Even at 1:00 am, the Dubai international airport is bustling with activity, with enough languages being spoken to make one feel they were at a United Nations convention.
Air passengers arrive hour after hour from Australia, India, China and many other countries around the world. Few of travelers however venture from the terminal, which is as long as 24 football fields. They are there to catch their connecting flights to other parts of the world.
These passengers may never have seen the Middle East if it were not for three rapidly growing and ambitious airlines owned by Middle Eastern governments. Those three airlines are Qatar Airways, Etihad Airways and Emirates Airline.
For generations, many international fliers made stopovers in Amsterdam, London and Paris, but today more and more are switching planes in Abu Dhabi, Doha and Dubai. This has made this region of the world the new crossroads for global travel.
This switch has been driven by both the airlines and airports, all through the backing of governments, which see air travel as a way of making their individual country bigger players in the world’s ever growing global economy.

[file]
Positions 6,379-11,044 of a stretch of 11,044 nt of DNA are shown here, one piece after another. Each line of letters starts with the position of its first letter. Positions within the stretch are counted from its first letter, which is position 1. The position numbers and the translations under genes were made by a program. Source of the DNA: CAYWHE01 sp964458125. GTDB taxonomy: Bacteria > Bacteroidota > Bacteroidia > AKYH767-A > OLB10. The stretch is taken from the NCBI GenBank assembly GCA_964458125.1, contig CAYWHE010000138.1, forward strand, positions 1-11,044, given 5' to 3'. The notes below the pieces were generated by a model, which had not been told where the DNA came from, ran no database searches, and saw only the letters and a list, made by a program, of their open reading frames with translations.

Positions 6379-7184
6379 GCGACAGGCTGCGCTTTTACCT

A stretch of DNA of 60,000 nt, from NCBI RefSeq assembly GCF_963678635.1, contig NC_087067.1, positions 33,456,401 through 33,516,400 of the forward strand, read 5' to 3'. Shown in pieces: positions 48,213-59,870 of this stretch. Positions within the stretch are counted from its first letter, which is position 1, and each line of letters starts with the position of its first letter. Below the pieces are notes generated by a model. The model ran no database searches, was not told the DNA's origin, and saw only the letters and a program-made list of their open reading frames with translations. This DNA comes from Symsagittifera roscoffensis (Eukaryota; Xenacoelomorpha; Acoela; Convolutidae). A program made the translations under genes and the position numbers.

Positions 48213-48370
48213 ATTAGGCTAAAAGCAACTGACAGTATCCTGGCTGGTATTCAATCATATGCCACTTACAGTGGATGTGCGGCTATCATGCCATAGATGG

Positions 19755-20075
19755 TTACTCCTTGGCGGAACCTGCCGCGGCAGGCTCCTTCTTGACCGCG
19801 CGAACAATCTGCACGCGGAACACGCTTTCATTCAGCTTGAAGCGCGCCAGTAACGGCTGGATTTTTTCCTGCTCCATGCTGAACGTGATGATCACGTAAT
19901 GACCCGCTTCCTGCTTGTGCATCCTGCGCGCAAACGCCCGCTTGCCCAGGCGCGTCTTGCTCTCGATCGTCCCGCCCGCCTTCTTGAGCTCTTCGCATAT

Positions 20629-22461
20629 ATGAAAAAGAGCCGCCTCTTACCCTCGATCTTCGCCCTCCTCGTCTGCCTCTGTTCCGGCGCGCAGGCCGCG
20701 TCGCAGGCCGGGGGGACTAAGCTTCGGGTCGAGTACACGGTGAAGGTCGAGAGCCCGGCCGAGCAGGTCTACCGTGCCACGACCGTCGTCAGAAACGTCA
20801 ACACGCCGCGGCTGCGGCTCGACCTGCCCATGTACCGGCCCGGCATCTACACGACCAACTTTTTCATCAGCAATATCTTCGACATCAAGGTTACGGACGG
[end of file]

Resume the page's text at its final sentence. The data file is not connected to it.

Air travelers have been won over through the new aircraft the airlines have purchased and the top of the line service offered. However, the key behind the incredible growth of the airlines is geography. The hubs in the United Arab Emirates and Qatar are a flight of eight hours from nearly two-thirds of the population in the world, including a huge middle class that is growing in China, India and southeastern Asia that is more eager than ever to travel.
Air passenger counts traveling through the Dubai airport has increased to 51 million annually from 28.8 million, an increase of 77%, with more travelers than the JKF International Airport in New York.